At the start of the year, few people imagined they’d soon be working from home for the foreseeable future. Few leaders did, either. As such, when businesses around the world were faced with the prospect of transitioning to a remote work model in a matter of days, not months, some found themselves scrambling to ensure that important documents, information, and tools kept in filing cabinets and on on-premise computers wouldn’t be out of reach. Others managed a more seamless transition. They’d already transitioned to the cloud.
Most organizations have customer service philosophies. Examples include “Put yourself in your customers’ shoes” and “Put your customers’ needs first.” A customer service philosophy is defined as a group of shared principles that guide every customer interaction. Often, they are linked to the organizational mission, vision, and values. Customer service philosophies include references to honesty, respect, empathy, and making customers a priority. In thinking about external customer service philosophies, it raises a question. Shouldn’t organizations also have an employee (aka internal customer) service philosophy?
In a 2019 survey, Deloitte found that 84% of business and HR leaders viewed improving the employee experience (EX) as important—and 28% considered it urgent. In the pre-pandemic world, with low unemployment and rising turnover rates, providing a positive EX was an essential talent attraction and retention tool. Then COVID-19 hit.
The term “employee experience” is new and buzz-worthy, but the concept behind it is not. At the core of the employee experience come two critical building blocks: policy and process. Neither are sexy or groundbreaking. In fact, even the most astute and engaged HR professionals react to this statement with either a grimace, knowing how hard it is to make them exciting, or with a dismissive wave of the hand to say, “Obviously, the process impacts employee experience —everyone knows that!”
As organizations mature and grow, managing day-to-day requests and questions from employees can become a full-time job for HR professionals—holding them back from more strategic projects. This isn’t just bad for HR; it’s also bad for employees, who often have to wait hours or days for their request to get routed to the right person, often with little visibility into what’s happening. Modern HR case management tools can alleviate these issues and improve the experience for all by creating a streamlined and transparent workflow that all requests go through. Employees submit their queries, and the system rapidly routes them to the appropriate person, reducing manual effort on the HR team’s part and making it easier for people to track the status of their requests. If the system includes a searchable knowledgebase, employees can also check to see if their question has a readily available answer before they reach out to HR, saving even more time.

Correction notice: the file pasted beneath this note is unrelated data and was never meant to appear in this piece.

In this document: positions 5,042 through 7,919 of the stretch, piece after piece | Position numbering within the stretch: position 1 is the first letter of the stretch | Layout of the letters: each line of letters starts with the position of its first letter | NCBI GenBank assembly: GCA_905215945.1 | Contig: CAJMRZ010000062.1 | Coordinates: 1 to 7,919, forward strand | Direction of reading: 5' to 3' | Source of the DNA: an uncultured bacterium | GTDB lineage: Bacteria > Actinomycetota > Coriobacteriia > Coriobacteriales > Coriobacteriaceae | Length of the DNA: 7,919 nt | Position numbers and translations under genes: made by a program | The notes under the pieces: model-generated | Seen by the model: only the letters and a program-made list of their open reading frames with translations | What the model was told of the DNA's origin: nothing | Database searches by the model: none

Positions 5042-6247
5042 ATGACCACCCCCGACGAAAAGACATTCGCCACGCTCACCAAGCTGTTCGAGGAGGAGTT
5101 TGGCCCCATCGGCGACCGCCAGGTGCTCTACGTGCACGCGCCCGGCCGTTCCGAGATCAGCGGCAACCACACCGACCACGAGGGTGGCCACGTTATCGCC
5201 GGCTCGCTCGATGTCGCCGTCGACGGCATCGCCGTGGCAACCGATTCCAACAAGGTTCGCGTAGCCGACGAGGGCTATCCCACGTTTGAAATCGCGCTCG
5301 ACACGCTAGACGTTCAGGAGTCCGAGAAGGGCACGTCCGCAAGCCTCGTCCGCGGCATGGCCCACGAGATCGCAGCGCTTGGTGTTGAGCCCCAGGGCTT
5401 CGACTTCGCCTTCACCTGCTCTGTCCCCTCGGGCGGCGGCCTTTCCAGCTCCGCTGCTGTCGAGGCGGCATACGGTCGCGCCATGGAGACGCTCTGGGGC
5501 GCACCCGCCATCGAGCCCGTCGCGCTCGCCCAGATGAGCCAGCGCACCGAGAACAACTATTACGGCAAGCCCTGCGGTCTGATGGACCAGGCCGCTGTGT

HR Case Management software can transform the HR function, reducing the amount of time your team spends fielding routine questions and making it easier for employees to access the answers and support they need. But since any new technology requires an investment of both time and money, it’s essential to frame your request effectively to secure buy-in from your leadership team. The strongest business cases are built around tangible business outcomes, such as an increase in your department’s productivity or a boost to employee job satisfaction. It can also help to paint a before-and-after picture of adoption, built around scenarios that your leaders can immediately grasp. To increase the chances that your project will be approved and funded, here are four compelling HR case management software use cases to consider weaving into your pitch.
Willard Marriott, founder of Marriott International, is famously quoted as saying “Take good care of your employees, and they’ll take good care of your customers, and the customers will come back.” It makes a lot of business sense. But it raises the question, what does “take good care of your employees” mean?